Imagine a ship with sails depicting the logos of all the major social media platforms: Facebook, Instagram, Twitter, Snapchat. Now imagine that ship on fire and sinking. A little bit satisfying, isn’t it?

Last year, Kevin Roose wrote an article in the NY Times questioning whether or not social media can be saved. The article had a graphic of that sinking ship, moving flames and all.

Maybe you’ve thought about what would happen if that did actually happen. Metaphorically, at least. What if everyone stopped using social media? We all know that’s not going to happen. We’re all hopelessly addicted, even if we don’t want to admit it.

So, a year later, does it still look like social media can be saved? Roose seemed to think so. In fact, he offered several concrete ways to rescue social media. One of the main problems, he said, was that social media is left in the hands of big corporations whose job it is to make money, which means that the platforms serve these corporations more than they serve their users.

One of the solutions he suggests is to decentralize social networks so that specialized apps work together instead and users can tailor their social media experience rather than have it be dictated by a one-size-fits-all deal.

There’s a downside to that kind of fragmentation, though. We’re already overwhelmed by all of the social media apps out there. Do we really want more choice in how to post our content?

The ‘make it what you want it to be’ kind of approach can work in the completely opposite scenario, too. uSync, a new platform that’s seeking to put meaning back into social media, allows users all of the capabilities you could possibly imagine, all in one place.

“Developing a medium that’s simple to use and seamless across many functions is a good place to start,” uSync’s CEO Darrell Lynn says. “We’ve worked for many years to create an environment that mirrors the majority of today’s communication needs. The importance of having a global social communication system for today’s generation can’t be underestimated. But delivery of such a system isn’t easy. It’s has to be powerful, seamless and simple to use.”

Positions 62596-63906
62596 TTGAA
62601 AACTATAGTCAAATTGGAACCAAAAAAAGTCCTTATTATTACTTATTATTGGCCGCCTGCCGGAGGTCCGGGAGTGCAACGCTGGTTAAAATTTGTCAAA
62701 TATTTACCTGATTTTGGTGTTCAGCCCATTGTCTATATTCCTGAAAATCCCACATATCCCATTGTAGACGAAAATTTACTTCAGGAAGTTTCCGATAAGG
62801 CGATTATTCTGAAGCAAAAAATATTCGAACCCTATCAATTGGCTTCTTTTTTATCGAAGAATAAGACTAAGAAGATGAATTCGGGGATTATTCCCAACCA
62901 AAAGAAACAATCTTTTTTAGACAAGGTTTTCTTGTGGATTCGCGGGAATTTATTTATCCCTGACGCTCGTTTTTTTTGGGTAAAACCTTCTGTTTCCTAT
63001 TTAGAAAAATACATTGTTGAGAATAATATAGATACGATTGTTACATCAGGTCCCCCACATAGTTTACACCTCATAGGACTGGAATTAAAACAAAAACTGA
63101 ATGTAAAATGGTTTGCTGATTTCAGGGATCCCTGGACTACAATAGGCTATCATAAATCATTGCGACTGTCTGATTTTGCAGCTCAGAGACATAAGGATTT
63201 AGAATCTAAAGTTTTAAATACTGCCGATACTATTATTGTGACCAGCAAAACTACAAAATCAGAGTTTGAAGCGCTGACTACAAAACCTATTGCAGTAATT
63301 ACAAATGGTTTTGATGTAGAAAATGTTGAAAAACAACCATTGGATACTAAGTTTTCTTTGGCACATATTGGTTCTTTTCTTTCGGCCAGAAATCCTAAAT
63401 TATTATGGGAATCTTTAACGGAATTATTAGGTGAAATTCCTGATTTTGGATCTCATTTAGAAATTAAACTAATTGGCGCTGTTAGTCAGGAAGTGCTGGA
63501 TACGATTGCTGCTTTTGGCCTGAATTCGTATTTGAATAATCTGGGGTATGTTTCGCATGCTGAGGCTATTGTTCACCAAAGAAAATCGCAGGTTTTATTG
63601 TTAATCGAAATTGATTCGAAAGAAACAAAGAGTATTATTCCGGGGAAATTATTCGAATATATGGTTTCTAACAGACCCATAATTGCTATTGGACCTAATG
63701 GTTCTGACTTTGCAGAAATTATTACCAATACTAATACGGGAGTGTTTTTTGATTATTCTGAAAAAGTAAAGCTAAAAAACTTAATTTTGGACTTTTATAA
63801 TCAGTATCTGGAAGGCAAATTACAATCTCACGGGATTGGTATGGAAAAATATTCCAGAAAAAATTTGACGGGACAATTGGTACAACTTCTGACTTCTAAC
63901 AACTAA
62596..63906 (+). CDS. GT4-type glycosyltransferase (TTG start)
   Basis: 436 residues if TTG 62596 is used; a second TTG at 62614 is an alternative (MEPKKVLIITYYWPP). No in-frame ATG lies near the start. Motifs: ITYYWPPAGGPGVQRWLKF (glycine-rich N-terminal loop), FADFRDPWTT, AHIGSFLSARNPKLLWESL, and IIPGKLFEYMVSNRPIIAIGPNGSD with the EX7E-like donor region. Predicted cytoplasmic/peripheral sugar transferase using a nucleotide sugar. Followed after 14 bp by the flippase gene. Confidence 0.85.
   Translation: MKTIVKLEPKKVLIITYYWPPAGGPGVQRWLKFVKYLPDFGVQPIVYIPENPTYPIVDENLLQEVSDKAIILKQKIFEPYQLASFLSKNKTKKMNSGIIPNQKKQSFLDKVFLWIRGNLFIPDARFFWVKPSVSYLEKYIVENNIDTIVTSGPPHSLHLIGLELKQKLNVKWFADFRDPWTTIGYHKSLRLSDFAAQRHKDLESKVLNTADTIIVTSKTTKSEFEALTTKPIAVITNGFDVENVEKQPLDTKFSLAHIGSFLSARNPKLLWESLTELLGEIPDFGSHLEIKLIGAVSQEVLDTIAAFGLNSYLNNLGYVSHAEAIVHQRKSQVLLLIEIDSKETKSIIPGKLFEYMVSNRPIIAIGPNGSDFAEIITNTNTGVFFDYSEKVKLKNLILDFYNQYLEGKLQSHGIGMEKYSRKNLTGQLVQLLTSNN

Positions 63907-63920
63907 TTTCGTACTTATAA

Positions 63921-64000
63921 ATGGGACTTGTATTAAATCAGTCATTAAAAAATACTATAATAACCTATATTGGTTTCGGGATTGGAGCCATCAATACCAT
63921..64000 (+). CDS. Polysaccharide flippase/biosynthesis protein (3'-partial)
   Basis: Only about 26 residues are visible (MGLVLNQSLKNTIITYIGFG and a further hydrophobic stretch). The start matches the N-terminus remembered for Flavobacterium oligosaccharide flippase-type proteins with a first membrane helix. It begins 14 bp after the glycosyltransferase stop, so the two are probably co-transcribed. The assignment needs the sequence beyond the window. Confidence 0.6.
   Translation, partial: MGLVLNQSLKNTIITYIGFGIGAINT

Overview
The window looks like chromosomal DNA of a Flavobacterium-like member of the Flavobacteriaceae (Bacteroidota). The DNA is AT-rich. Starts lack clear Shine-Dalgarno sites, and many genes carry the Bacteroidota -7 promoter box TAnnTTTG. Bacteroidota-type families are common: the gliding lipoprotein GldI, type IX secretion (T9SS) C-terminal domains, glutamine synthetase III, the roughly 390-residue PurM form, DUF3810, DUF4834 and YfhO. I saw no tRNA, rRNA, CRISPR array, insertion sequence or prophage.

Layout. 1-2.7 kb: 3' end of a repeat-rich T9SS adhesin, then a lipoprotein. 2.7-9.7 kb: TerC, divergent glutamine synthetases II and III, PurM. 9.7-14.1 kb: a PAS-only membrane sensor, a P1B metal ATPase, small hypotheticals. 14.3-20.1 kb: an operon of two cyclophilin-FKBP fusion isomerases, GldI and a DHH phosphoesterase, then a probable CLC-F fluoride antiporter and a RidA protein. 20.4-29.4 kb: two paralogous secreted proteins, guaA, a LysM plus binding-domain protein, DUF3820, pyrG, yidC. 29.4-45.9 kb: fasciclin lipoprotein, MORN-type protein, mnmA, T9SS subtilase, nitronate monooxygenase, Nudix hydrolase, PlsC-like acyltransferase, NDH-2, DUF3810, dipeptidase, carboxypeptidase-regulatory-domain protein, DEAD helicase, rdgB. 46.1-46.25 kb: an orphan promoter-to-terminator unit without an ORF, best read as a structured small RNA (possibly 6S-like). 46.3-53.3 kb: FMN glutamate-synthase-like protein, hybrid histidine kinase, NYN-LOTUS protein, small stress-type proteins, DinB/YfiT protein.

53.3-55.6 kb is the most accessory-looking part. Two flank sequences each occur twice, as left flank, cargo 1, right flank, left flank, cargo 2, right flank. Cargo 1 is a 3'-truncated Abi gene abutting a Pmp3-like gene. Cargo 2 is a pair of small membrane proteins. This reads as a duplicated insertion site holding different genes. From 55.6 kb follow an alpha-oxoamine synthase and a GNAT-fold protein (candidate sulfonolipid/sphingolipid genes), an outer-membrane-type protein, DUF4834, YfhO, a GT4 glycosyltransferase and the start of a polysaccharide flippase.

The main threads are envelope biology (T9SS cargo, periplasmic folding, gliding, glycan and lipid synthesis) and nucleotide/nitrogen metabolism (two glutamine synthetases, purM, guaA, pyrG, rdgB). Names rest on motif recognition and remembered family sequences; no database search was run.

Part of that seamlessness starts with uSync’s aesthetic. It’s clean and uniform, which might sound like it would be stifling for creative expression. It’s not. Let’s be honest: most people aren’t great designers, nor do they necessary want to be. It also reinforces the community aspect of uSync: everyone’s content looks the same but it looks good. Plus, there’s always room to customize if you want.

uSync’s other great advantage is it’s beginnings in the non-profit sector.“Our original plan was to build things that students could use for for both learning and connections” Lynn says, “We decided to do focus on three things. We wanted to 1) Produce work that would advance humanity forward; 2) build a state–of–the art platform that would hold anything put inside it and 3) create amazing apps that we all wanted to use for ourselves. We haven’t strayed or looked back since.”

This work took over two years to engineer with a small talented team of engineers and designers. The traditional “post” mentality of social networks was discarded. Complex strategies involving user rights to content had to be designed to work with small memory footprints that you find on smartphones. Database architecture had to be reworked continuously as features were added to reduce queries and stay within mobile device limits. Meanwhile design considerations were constantly reworked in order to simplify while adding greater functionality. This is an ongoing process but with each iteration, every part of the system has to be compatible with each other and allow for future decisions and scale. It’s an enormous task for a small team but makes for satisfying work.

In the New York Times article,  Roose also suggests that social media should have a mandatory ‘start over’ button. This would erase all content that a user has created. If you’re forced to start over, you’re more likely to really think about weeding out what’s no longer serving you. This is a challenge because social media is all about posts. Posts, once made, are out there. Too late. Gone.

Although uSync doesn’t have that ‘start over’ button, it solves for runaway content. Because we always are creatures that would like to ‘start over’, uSync made this possible at a more granular level. You decide what gets shared. You even have the option of having it viewed on the Internet without someone having to signin to uSync. If you decide to delete something, it will disappear. If you change it, it happens  immediately. You don’t have to worry about your content getting away from you.

Can social media be saved? Yes, and it will be. What Roose suggests is not only possible but, thanks to uSync’s work, is now coming true.

DM me and let me know what you think.